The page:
Transitioning to Become a Morning Runner

I used to scoff at runners who told me they’d wake up at what to me was the middle of the night to go running. In my mind, there was only one 5:00 and that time was in the evening. Living in downtown Toronto I felt fairly safe running in the evenings on well-lit busier streets so waking up that early never struck me as appealing – or necessary. My mornings were rushed as it was, I didn’t need to add another step into my schedule.

Then came the Covid, and like many others, my usual routine changed dramatically. Now I no longer had to allot time for commuting to work, getting “dressed up” for work was no longer a requirement, and on top of that I moved to the suburbs which meant losing my weekly runs with my crew and running partners. I decided it was time to try something new and capitalize on the two extra hours a day I now had and give running in the wee hours of the morning a try. 

Having always enjoyed running with others for the company (and safety) I looked for any running groups in Oakville. There’s one suburb crew in the Oakville/Burlington area (Connor’s Runners if you’re interested) but I couldn’t and still couldn’t muster their 5:30 am START time. So I figured I’d just need to adapt and get comfortable running solo. I don’t mind running solo but I find having a partner helps to stay accountable and the competitive side of me loves the challenge. 

Luckily I happened to get introduced to a new neighbour down the street who also is a runner and has a similar pace to mine. The one difference between us though was he was already accustomed to early wake ups. We exchanged numbers and I tried to sound cheerful about meeting at 6:30 am.

I don’t like being rushed in the morning and I’m not someone who can just roll out of bed and get going. My body needs time to wake up, have my coffee and smoothie, and to put on my gear. I figured waking up at 5:45 am would be enough time before having to head out to meet my new running partner. 

Being a fairly regular person, coffee usually does the trick for me to get natures call moving but on my first run with my new running partner, 3km into the run I had to go – immediately. I didn’t really know my neighbour to explain the situation and we were no where near a bathroom, luckily we were on a trail that had ample bushes…and leaves! 

The next morning I tried skipping my coffee entirely but that didn’t solve the problem either. Desperate for a solution I asked my coach for his advice (I figured he’d probably encountered this problem at some stage of his long running career). He had the groundbreaking recommendation to maybe try waking up earlier. That did the trick. I now wake up a full hour before I lace up in order to let my body do it’s thing under no pressure.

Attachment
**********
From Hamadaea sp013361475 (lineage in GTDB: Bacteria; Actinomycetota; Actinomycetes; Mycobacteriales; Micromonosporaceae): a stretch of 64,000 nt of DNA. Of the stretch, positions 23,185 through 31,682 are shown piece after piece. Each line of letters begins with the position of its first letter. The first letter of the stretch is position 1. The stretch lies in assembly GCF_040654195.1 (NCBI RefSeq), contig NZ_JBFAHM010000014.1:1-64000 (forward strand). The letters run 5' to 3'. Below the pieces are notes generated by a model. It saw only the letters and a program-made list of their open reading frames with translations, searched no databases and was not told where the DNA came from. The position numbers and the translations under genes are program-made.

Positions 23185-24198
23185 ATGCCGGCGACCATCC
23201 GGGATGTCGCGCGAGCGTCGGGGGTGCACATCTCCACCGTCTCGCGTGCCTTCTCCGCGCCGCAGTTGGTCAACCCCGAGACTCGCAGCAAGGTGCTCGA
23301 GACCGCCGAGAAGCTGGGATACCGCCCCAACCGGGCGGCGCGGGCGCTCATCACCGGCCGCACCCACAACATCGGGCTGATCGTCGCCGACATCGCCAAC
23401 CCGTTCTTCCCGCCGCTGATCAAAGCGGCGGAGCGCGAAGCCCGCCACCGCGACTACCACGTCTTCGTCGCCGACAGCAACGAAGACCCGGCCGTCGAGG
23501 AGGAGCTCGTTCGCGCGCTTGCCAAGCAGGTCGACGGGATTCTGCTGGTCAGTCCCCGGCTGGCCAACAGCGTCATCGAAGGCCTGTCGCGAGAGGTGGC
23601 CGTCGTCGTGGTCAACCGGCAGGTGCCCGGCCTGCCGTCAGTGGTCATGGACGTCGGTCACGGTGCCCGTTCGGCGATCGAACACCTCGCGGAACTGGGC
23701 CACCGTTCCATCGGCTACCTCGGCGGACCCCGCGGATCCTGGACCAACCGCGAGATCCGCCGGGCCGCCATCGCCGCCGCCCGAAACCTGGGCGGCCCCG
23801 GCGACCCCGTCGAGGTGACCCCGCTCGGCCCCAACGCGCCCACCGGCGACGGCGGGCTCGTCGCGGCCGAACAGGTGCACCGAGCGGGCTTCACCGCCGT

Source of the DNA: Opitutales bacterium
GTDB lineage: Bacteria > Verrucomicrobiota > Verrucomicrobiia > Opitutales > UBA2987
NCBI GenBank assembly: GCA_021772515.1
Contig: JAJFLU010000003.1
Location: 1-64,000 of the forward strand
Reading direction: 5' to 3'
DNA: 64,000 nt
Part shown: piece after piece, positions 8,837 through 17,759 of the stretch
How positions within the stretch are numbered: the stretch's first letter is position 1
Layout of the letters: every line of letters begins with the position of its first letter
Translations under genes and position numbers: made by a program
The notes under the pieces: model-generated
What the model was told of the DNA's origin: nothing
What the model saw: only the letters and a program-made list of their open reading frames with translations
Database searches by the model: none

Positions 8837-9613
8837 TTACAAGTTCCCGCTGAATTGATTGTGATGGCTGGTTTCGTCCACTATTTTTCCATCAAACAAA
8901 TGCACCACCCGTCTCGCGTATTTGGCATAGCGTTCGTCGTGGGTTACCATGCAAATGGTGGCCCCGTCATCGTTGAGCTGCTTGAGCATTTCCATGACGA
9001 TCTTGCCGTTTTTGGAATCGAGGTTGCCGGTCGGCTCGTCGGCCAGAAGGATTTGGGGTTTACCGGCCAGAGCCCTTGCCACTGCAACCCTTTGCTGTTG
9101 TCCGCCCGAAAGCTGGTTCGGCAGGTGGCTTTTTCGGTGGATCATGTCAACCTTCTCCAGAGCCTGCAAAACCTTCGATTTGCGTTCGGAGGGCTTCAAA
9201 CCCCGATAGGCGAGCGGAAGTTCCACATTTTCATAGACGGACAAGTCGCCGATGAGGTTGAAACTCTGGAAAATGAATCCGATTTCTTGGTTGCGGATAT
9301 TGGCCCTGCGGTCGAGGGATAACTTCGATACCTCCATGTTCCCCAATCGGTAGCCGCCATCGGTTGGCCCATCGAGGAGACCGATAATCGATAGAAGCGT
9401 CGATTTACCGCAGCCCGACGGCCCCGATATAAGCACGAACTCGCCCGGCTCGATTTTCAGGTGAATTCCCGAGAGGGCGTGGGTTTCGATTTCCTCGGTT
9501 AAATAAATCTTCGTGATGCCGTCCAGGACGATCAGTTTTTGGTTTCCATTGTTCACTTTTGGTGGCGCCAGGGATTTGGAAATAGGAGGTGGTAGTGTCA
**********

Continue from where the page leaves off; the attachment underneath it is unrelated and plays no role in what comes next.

This fall and winter, I’ve done a couple of runs after work but I find that I dwell on it all day and I’m usually hungry for dinner right after work. With winter upon us, daylight is at a premium but at least halfway through my run, the sun rises, making the whole ordeal worthwhile. By the time I’m finished, I feel energized and ready for the day. I never thought I’d be “one of those runners” but I’ve really enjoyed getting it done first thing and have the rest of the evening off. Or maybe it’s just because I live in the suburbs now!

If you’re thinking of making the switch to include a morning run, you’ll want to go to bed earlier. I go to bed around 9:30 (welcome to your 30s) because I know for my body it’s critical to get at least 7-8 hours of sleep. 

Everyone’s different but if you’re in a similar situation with more time on your hands due to working from home, maybe making a morning run part of your day will pleasantly surprise you.

High Park

High Park is way more than selfie crowds and cherry blossoms. With over 400 acres of mostly natural park space, High Park is a beloved Toronto landmark that was first opened to the public in 1876. Amidst the beauty of the Humber River, High Park is best known among runners for its steep inclines.

There are both road and grass trail options but keep in mind that High Park can get busy with cyclists and other sports enthusiasts.

Easily accessible by TTC via High Park Station, High Park is boarded by Bloor St. in the north, Parkside Dr. in the west, The Queensway in the south, and Ellis Ave. in the east. There are countless loops to explore depending on what your workout is and how your legs are feeling. The park is large but it’s hard to get completely lost, however, there are many alternate paths so look at a map ahead of your run or keep your GPS handy. Here are a couple of routes to get you started.

4km High Park Loop

Head west on Bloor St. towards Parkside Dr. and then head south. and then head east on High Park Ave. and then up Spring Rd. Here’s a map overview.

5.1km High Park Loop

The outer loop along West Rd. and then up Spring Rd. is roughly 5km and 55m in elevation. Here are some detailed directions if you’re checking out the area for the first time.

Hill Repeats

If you’re looking to give your quads a work out to remember, the hill on Centre Rd. is around 100m in elevation. The lower part of Colborne Lodge is also quite steep but the sharp turns can be a little tricky if you’re doing hill repeats here.

For some variability and some serious incline, definitely check out High Park. After you’ve finished your work out, treat yourself to breakfast at the Grenadier Cafe!